As for how we started working on voice skins, that comes from Carter. He spent some time at NASA JPL as a machine learning scientist, working mostly on problems involving images - for example, object detection for a spacecraft to avoid collisions. While there, he read about new research into something called visual style transfer, which applies the style of one image to another - for instance, rendering your family photo to the style of Picasso. He was inspired to ask the question of what would happen if you tried audio style transfer instead - and immediately realized what an enormous value this would be. Thanks to his machine learning experience and his physics background - which focused on signal processing techniques similar to those involved in manipulating audio - he was extremely well placed to be the first to crack this problem.
CB: As someone who enjoys a good impersonation for a comedy skit, I’m curious to know how the technology works. How can I go from sounding like me to sounding like a former President?
MP: When comedians want to impersonate, say, Barack Obama, they don't need to hear him say every single word first - they can listen to only a few short snippets in order to learn what his voice sounds like.
Our technology works the same way. Based on a few short clips of someone's speech, the algorithm learns what kind of voice they have, and stores that information. We then use something called a generative adversarial network (GAN) to actually convert your speech. The GAN consists of a network that tries to make your speech sound more like the target voice, and a second network that, knowing what the target voice sounds like, provides feedback about whether it sounds good enough. Eventually, this feedback loop tops off, with the first network able to convincingly make you sound like the target voice, no matter what words you're saying.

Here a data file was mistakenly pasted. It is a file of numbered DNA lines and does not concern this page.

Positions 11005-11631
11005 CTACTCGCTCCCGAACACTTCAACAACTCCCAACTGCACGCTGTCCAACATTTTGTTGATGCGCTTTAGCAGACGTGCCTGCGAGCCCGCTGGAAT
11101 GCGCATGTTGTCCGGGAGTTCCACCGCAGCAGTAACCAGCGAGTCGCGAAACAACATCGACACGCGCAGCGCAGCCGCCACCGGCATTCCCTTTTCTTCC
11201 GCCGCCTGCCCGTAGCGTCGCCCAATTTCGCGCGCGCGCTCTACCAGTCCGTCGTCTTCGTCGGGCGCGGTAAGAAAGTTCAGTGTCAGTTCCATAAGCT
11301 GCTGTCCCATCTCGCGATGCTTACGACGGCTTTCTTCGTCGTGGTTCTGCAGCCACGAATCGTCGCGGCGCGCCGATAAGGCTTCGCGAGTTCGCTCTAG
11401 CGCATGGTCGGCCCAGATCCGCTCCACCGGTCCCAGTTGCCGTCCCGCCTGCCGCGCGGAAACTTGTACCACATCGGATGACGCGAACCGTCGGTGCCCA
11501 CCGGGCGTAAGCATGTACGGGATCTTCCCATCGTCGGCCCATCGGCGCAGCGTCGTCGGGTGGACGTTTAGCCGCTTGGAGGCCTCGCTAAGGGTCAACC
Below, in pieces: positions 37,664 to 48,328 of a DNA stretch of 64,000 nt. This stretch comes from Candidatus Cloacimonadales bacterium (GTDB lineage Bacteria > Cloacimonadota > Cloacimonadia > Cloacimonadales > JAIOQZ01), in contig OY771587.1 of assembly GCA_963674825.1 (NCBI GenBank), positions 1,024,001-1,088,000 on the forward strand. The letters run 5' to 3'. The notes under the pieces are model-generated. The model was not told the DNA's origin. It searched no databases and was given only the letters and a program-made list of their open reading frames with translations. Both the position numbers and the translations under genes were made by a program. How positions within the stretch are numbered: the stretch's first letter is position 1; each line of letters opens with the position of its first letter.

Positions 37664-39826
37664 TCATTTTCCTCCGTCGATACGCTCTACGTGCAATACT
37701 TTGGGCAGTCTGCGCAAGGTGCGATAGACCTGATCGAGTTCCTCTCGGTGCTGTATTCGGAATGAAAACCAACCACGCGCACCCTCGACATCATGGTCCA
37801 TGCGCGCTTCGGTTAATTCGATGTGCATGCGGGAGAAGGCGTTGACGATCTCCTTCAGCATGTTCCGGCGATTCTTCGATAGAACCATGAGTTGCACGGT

CB: How long was the development process on the technology and what kinds of tools were used?
MP: Carter first began researching voice skins in late 2015. It took nearly two years of experimentation before he landed on a system that was able to convert voices realistically and quickly. Of course, the system is always improving - as more people use it, it continues to learn to sound cleaner and more emotive.